Thursday, April 13, 2006
Paris Parks - The Love Affair Begins Here
In the spirit of the Kate/Eloise project, we spent most of our time last week in the parks of Paris and had a perfectly wonderful time. Both of us.
Like all parents, I made most of my mistakes with the older children. Back when my sons where small, I would never have agreed to “going all the way to Paris to lounge around in parks all day when we have perfectly nice grass and trees at home. We’re here to see and do something different.”
For the record, boys, I’m truly sorry, because I’ve now changed my approach to Paris parks. In fact, a key learning from the Kate/Eloise project is that Paris parks are the most instructive places for introducing children to the many pleasures and possibilities of the City of Light. For parents, Paris parks are living museums of French culture. For children, they are pure unadulterated fun. I’m sure now that the most effective way to begin a lifelong love affair with Paris is to have spent time as a child in a Paris park.
Take, for example, the Luxembourg Gardens which has succeeded in seducing both my husband as a child and my daughter. In this gorgeous setting, Eloise can:
Go to the marionette theatre and shriek, clap and boo the bad guys just like a native
Meet and interact with natives in the huge playground
Beat her previous record on the merry-go-round with the rings
Sail a boat in front of the palace built by a homesick Marie de Medici surrounded by statues of the Queens of France
Ride a donkey
Eat something bad for her or worthwhile – both choices are available
Visit the beehives and the orchards
Find the bronze replica of the Statue of Liberty
Use a clean, nice bathroom (it’s nice because there is a small charge)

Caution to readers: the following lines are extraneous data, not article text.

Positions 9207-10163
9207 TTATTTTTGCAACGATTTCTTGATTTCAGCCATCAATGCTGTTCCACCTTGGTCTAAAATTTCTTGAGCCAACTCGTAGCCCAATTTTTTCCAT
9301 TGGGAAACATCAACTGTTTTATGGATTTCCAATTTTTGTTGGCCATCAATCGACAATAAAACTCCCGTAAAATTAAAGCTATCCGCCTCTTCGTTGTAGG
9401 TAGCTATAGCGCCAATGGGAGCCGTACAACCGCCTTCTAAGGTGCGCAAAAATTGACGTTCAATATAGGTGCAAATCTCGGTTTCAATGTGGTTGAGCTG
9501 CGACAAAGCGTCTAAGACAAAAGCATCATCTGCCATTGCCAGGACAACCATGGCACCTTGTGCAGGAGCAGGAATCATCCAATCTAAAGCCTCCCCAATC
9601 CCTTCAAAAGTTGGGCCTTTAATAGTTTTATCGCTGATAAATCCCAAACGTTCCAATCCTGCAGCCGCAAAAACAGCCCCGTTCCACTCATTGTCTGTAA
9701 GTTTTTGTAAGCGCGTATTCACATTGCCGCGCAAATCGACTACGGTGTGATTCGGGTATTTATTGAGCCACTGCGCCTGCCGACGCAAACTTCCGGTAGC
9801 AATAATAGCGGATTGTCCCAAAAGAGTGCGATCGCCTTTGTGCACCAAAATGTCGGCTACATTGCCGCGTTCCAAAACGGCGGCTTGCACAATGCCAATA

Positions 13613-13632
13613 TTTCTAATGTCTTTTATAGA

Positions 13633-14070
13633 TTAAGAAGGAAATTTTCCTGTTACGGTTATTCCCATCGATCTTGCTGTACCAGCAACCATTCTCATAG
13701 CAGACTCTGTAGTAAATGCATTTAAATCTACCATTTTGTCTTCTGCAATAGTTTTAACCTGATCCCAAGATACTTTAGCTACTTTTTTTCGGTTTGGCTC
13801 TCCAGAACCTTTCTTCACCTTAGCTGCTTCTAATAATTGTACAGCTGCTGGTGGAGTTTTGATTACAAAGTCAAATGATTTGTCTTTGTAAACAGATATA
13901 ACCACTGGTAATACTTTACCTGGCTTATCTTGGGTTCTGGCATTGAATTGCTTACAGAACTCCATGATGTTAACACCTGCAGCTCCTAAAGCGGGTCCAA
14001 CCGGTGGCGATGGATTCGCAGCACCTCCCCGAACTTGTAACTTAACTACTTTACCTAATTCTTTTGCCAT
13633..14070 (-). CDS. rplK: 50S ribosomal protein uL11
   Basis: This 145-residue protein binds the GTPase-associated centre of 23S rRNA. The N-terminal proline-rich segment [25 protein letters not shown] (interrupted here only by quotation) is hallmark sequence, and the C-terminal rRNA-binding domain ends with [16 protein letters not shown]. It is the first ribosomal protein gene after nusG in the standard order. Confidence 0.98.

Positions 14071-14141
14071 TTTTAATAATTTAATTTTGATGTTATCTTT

While Eloise is having the time of her life, I can:
Enjoy the fact that she is hearing and speaking some French and meeting French children
Be happy that she is getting plenty of exercise
Introduce some feminist history via the Queens of France
Talk about how the Statue of Liberty got into the Luxembourg and some of the history of Franco-American relations (It wasn’t always strained)
Watch the best mother and child fashion show in town (after all this is the Left Bank)
Get a decent cup of coffee
Read a good book
Use a clean, nice bathroom
The culture and history lesson can continue by taking lunch at one of the historic and traditional bistros in the area, either at Aux Charpentiers or our new favourite, the Cremerie Restaurant Polidor, a French restaurant still frequented by students and artists and once favoured by Andre Gide, James Joyce, Ernest Hemingway and Jack Kerouac. The straightforward food, bustling atmosphere and excellent prices make Polidor a great choice when dining with children. Lunch should run you about €20 per person. Be sure and bring cash as credit cards are not accepted.
It should be said that while I revelled in the historic atmosphere, imaging where Joyce or Hemingway would have sat and what they would have ordered, Eloise, of course, took no notice of it.
What she found memorable and quite shocking about Polidor was the plumbing, which probably hasn’t changed much since the restaurant’s inception in 1848. Upon her return from visiting the toilet, she regaled us, and the neighbouring tables, with news of her cultural adventures. And yes, when you look at it from a certain angle, even the plumbing at Polidor is an important part of the living history of Paris.
Cremerie Restaurant Polidor
41 rue Monsieur-le-Prince 6e
No credit cards
10 rue Mabillon 5e